Home Business Oil & Gas Dangote begins 650,000 b/d petrol refinery in November – ED

Dangote begins 650,000 b/d petrol refinery in November – ED

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By the last day of November, this year, Dangote Refinery will begin the refining of 650,000 barrels per day (b/d) of Premium Motor Spirits (commonly called petrol or fuel).

A month earlier, the refinery, inaugurated by the then President Muhammadu Buhari last 22nd May and heralded as a game-changer for Nigeria and sub-Saharan Africa, will begin the commercial production of between 350,000 and 370,000 b/d diesel and jet fuel, Dangote Group’s Executive Director, Devakumar Edwin said on Tuesday.

Edwin said the refinery would receive its initial shipment of crude in the next two weeks.

The director, who is overseeing the $19.5 billion refinery, outlined a detailed production timeline, shed light on crude and product flows and laid out a litany of complications and delays to the project since it was first mooted in 2013.

Edwin, who previously ran Dangote Cement, explained: “Right now, I’m ready to receive crude. We are just waiting for the first vessel. And so as soon as it comes in, we can start,” he said during an exclusive interview with S&P Global Commodity Insights”.

At its full planned capacity of 650,000 b/d, the refinery would make Nigeria self-sufficient in fuels and leave plenty more for export.

Nigeria is Africa’s largest oil producer, but it imports refined petrol despite having four refineries that have become dysfunctional. Oil explorers in the country export crude to foreign refiners and import it back to the country for sale to downstream players, eroding its foreign exchange reserves.

Due to persistent delays and cost overruns, doubts emerged about whether Africa’s wealthiest individual, Alhaji Aliko Dangote, would ever complete the project.

In May, Business Insider reported that Nigeria’s goal to refine its oil is set to become a reality in two weeks with the commissioning of the project. Four months later, the world’s largest single-train refinery is yet to commence operation.

Meanwhile, fuel prices have skyrocketed in Nigeria after President Bola Tinubu scrapped the long-standing fuel subsidy that has kept oil prices at affordable prices for citizens on his inauguration day, 29th May.

According to Edwin, by October, the refinery’s crude distillation unit, sulfur block and hydrogen plant should be online.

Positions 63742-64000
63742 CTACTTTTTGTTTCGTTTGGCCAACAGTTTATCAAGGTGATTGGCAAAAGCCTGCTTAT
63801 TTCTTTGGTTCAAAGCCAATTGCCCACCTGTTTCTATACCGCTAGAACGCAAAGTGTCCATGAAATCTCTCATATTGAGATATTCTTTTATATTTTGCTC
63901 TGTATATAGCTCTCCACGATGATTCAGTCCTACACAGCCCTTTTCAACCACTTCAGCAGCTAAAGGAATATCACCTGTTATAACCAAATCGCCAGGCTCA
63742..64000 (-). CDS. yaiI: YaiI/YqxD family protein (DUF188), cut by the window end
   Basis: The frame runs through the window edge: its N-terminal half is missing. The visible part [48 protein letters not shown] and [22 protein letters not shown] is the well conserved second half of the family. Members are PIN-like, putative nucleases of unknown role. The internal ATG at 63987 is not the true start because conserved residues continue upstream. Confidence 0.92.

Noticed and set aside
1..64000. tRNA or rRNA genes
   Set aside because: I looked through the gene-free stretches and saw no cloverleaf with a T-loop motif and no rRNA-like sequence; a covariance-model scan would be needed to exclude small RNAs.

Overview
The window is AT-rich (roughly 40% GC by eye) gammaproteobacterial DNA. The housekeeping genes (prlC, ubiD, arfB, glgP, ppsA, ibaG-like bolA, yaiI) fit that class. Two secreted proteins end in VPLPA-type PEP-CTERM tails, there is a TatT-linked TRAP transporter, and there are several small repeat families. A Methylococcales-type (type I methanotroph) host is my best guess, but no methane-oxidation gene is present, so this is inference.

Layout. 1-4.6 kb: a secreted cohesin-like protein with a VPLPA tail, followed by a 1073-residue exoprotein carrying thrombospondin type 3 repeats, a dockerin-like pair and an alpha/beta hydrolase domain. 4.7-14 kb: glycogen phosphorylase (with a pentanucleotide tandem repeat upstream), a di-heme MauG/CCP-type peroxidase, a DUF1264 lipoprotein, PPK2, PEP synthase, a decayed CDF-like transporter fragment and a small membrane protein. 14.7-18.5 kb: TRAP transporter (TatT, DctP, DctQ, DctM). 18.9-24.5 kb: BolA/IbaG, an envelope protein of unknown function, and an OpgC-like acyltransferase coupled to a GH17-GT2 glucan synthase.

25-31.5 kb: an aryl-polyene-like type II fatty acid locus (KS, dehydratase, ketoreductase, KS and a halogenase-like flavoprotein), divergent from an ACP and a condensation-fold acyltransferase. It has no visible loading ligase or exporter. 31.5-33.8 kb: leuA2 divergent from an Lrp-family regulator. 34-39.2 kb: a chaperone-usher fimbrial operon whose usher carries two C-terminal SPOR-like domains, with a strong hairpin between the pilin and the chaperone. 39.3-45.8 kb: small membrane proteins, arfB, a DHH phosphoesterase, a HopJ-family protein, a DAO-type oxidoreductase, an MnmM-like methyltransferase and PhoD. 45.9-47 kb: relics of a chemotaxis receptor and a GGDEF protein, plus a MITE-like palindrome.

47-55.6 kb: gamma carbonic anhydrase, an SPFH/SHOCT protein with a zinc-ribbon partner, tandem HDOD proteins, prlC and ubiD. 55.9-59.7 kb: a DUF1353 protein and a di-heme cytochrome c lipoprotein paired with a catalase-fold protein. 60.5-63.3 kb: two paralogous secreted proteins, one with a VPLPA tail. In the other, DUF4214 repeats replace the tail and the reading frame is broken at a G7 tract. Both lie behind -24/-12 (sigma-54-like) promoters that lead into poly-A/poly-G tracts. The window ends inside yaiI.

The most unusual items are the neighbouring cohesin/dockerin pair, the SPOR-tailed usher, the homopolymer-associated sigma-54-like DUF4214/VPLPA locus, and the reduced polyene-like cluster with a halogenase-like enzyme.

S&P Global analysts have projected that the refinery may not achieve its full operating capacity until mid-2025, with further delays still possible.

Still, forecasts from the capital market company suggest Nigerian gasoline production will exceed imports until the 2040s due to the refinery.

Although the refinery was designed to process light sweet Nigerian crude, state-owned Nigerian National Petroleum Corp, a shareholder in the project, can not supply the refinery until November, Edwin said. So, Dangote is buying oil from trading houses. Vitol and Trafigura recently carried out inspections of the plant, he explained.

Edwin said: “At the last minute, (NNPC Limited) said ‘we have actually committed our crude on a forward basis to someone else’, so immediately they don’t have the crude. This is a temporary issue, and the refinery should run on exclusively Nigerian crude by November”.

He also emphasised that Nigerian oil would be purchased in United States dollars, not Naira, as some reports had suggested because it is located in a free zone on the outskirts of Lagos. However, due to its equity stake, NNPCL would supply some crude at knockdown prices.

Edwin said the scale of the refinery meant being “solely dependent on Nigerian crude would not be advisable”, meaning the refinery can process most African crudes – apart from heavy Angolan grades – as well as Middle Eastern Arab Light and even US light tight oil.

“We can take even some of the Russian grades… if the global system opens up to allow us to receive them”.

While discussions were initiated as early as 2013, Edwin said Dangote only began physical construction five years ago following a string of delays and mishaps. “The first plot of land in a free zone in Ogun State was ditched following potentially ‘disastrous’ political interference”, he said.

Following the acquisition of 33 square kilometres of land in Lagos state for $100 million, the team discovered that over 70% of the plot was swampy terrain and spent a year clearing it.

Then, faced with the possibility of rising seawater claiming the land in the next 70 years, Dangote spent $50 million elevating the land by 1.5 meters. “We had to hire the world’s largest dredger, second largest dredger, and third largest dredger to… pump in about 65 million cubic meters of sand”, Edwin further said.

The company also had to construct a port capable of receiving extremely heavy assembled equipment because it lacked the infrastructure to assemble equipment in Nigeria, import 200,000 pikes to prevent sinking, buy 320 cranes and invest in a 10 million ton per year granite quarry.

Ultimately, delays proved a blessing, Edwin said, because “we had time to increase the capacity of the refinery [and] improve efficiencies in the design. What will be the world’s largest single-train refinery began life as a 300,000 b/d project.

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